With Eric Best's approach $$ i_{fb} + i_{R_o} + \beta i_b = 0 $$ hence $$ V_o / R_o + (V_o-V_i)/R_{fb} + \beta V_i/R_\pi = 0 $$

or

$$ V_o \left( \frac{1}{R_o} + \frac{1}{R_{fb}} \right) = V_i \left( \frac{1}{R_{fb}} - \frac{\beta}{R_\pi} \right) $$

and indeed

$$ \frac{V_o}{V_i} = \displaystyle \frac{\frac{1}{R_{fb}} - \frac{\beta}{R_\pi}}{\frac{1}{R_c} + \frac{1}{R_l} + \frac{1}{R_{fb}}} $$ which after replacing \$ R_{fb} \$ back with \$ R_B \$ becomes $$ \frac{V_o}{V_i} = \displaystyle \frac{\frac{1}{R_B} - \frac{\beta}{R_\pi}}{\frac{1}{R_c} + \frac{1}{R_l} + \frac{1}{R_B}} $$ which is exact confirmation of Eric Best's result.

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  • \$\begingroup\$ But what if you want to find Vo/Vs instead? \$\endgroup\$ – G36 Dec 25 '18 at 7:31
  • \$\begingroup\$ @joe electro Yes, very good. In my solution I was just keeping the attitude/conventions of the original question. In one of my comments I wrote "it is more usual, in my opinion, to choose the opposite polarity than that chosen in the diagram.". Your solution fully corresponds with common conventions. \$\endgroup\$ – Eric Best Dec 25 '18 at 13:21
  • \$\begingroup\$ @G36 See my EDIT (continuation of my original answer), where you can find my solution concerning Vo/Vs. \$\endgroup\$ – Eric Best Dec 25 '18 at 21:26
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The current controlled current source (CCCS) represents the amplification property of the BJT and in this case, it means that the current through this source is given as \$ \beta \cdot I_b \$ (as it is stated in the diagram, \$ I_b \$ being the BJT's base current). However, realize that \$ I_b \$ is the current flowing only through \$ R_\pi \$ (downwards - this is determined by given relation to the direction of the current through CCCS drawn in the diagram) because \$ R_B \$ is an external element (not part of the BJT)! See the Andy aka's question "Where's i _ B in the circuit?" and the Robin Haveneers's answer "Between the top two left points, left to right" - which must be wrong from the reason mentioned above.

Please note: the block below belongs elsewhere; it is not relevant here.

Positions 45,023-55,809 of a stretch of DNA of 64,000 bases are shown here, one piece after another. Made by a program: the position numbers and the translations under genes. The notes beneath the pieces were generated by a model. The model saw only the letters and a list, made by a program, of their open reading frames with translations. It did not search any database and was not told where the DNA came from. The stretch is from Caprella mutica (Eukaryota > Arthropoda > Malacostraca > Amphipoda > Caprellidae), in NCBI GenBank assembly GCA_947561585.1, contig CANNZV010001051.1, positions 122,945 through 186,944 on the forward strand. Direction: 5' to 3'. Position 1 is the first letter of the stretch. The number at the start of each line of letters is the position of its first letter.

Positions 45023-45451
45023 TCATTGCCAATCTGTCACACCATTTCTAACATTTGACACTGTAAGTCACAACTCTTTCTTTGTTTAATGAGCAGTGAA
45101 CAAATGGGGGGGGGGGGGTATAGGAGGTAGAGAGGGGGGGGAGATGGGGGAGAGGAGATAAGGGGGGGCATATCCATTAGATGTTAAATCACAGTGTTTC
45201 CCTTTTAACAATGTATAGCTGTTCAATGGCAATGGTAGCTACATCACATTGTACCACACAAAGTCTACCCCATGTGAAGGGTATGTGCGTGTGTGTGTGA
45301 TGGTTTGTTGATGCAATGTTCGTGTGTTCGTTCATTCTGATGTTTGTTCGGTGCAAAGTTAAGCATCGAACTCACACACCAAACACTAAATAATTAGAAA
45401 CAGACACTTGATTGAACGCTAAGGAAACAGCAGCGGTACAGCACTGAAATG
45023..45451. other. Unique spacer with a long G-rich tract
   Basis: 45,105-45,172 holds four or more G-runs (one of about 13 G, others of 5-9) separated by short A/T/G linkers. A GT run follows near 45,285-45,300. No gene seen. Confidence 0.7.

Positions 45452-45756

So, this base current \$ \displaystyle I_b \$ is given as \$ \displaystyle -V_i / R_\pi \$ (I have applied the \$ \displaystyle V_i \$ polarity used in the diagram, the same later below with the \$ V_o \$ polarity).

Let's define \$ R_o = R_c || R_l \$ (just to simplify it a bit)

Then we can write:

  1. For the current flowing through \$ R_B \$ (to the left; its direction is arbitrarily chosen by me):

    • \$ \displaystyle I_{R_B}=\frac{V_i-V_o}{R_B} \$.
  2. For the current flowing through \$ R_o = R_c||R_l \$ (upwards and to the left, its direction is arbitrarily chosen by me again):

    • \$ \displaystyle I_{R_o} = \frac{V_o}{R_o} \$.
  3. For the current flowing through the CCCS (downwards, already stated above, its direction is determined in the diagram):

    • \$ \displaystyle I_{CCCS}=\beta \cdot I_b = -\beta \cdot \frac{V_i}{R_{\pi}} = -g_m \cdot V_i \$,

the transconductance \$ g_m \$ being defined as \$ \displaystyle \frac{\beta}{R_\pi} \$.

Since according to KCL: \$ \displaystyle I_{R_o}=I_{R_B}+I_{CCCS} \$, we obtain:

\$ \displaystyle \frac{V_o}{R_o} = \frac{V_i-V_o}{R_B} - \beta \cdot \frac{V_i}{R_{\pi}} \$,

and, after some rearrangement:

\$ \displaystyle \frac{V_o}{R_o} + \frac{V_o}{R_B} = \frac{V_i}{R_B} - \beta \cdot \frac{V_i}{R_{\pi}} \$

From here it is already very easy to express the required gain:

\$ \displaystyle A_V = \frac{V_o}{V_i} = \frac{\frac{1}{R_B} - \frac{\beta}{R_{\pi}}} {\frac{1}{R_B} + \frac{1}{R_o}} = \frac{\frac{1}{R_B} - \frac{\beta}{R_{\pi}}} {\frac{1}{R_B} + \frac{1}{R_c} + \frac{1}{R_l}} = \frac{\frac{1}{R_B} - g_m} {\frac{1}{R_B} + \frac{1}{R_c} + \frac{1}{R_l}} \$

EDIT (Dec 25 2018):

If we want to know the relation between \$ V_o \$ and \$ V_s \$ (as G36 mentioned in his comment), we can continue the following way:

Using KCL, we can write: \$ \displaystyle I_{R_B} = I_b + I_{R_S} \$ (with \$ I_{R_S} \$ flowing downwards; chosen by me)